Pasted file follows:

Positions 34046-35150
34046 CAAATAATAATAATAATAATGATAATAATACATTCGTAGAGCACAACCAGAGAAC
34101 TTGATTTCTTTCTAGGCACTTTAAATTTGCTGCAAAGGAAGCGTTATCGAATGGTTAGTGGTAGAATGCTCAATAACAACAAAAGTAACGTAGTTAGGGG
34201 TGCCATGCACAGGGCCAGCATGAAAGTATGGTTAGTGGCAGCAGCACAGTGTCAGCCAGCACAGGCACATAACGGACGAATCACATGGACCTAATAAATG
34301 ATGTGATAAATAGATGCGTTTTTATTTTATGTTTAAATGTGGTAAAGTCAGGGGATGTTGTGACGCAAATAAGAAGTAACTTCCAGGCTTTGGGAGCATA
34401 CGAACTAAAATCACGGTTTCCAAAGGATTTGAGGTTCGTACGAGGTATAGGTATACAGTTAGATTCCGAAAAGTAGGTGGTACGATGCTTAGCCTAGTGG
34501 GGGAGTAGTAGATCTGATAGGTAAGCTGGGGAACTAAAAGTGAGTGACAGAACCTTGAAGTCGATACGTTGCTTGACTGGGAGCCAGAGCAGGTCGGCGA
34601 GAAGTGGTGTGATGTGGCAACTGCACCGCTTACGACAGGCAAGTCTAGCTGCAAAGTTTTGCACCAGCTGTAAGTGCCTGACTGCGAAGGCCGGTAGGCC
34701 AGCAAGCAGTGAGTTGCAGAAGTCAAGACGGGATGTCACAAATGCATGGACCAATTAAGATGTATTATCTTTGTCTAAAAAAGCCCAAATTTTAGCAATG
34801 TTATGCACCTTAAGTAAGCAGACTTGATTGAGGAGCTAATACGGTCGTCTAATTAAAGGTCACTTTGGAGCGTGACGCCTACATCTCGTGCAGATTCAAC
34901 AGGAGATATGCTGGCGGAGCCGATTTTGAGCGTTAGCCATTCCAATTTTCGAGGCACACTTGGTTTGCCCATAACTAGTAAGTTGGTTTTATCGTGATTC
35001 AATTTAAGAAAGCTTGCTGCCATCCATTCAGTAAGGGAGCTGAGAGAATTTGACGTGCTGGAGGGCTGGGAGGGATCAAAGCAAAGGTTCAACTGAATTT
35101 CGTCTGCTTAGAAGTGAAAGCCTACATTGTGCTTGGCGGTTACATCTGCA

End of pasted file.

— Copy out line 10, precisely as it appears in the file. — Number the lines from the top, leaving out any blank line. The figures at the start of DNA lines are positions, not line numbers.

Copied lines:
34801 TTATGCACCTTAAGTAAGCAGACTTGATTGAGGAGCTAATACGGTCGTCTAATTAAAGGTCACTTTGGAGCGTGACGCCTACATCTCGTGCAGATTCAAC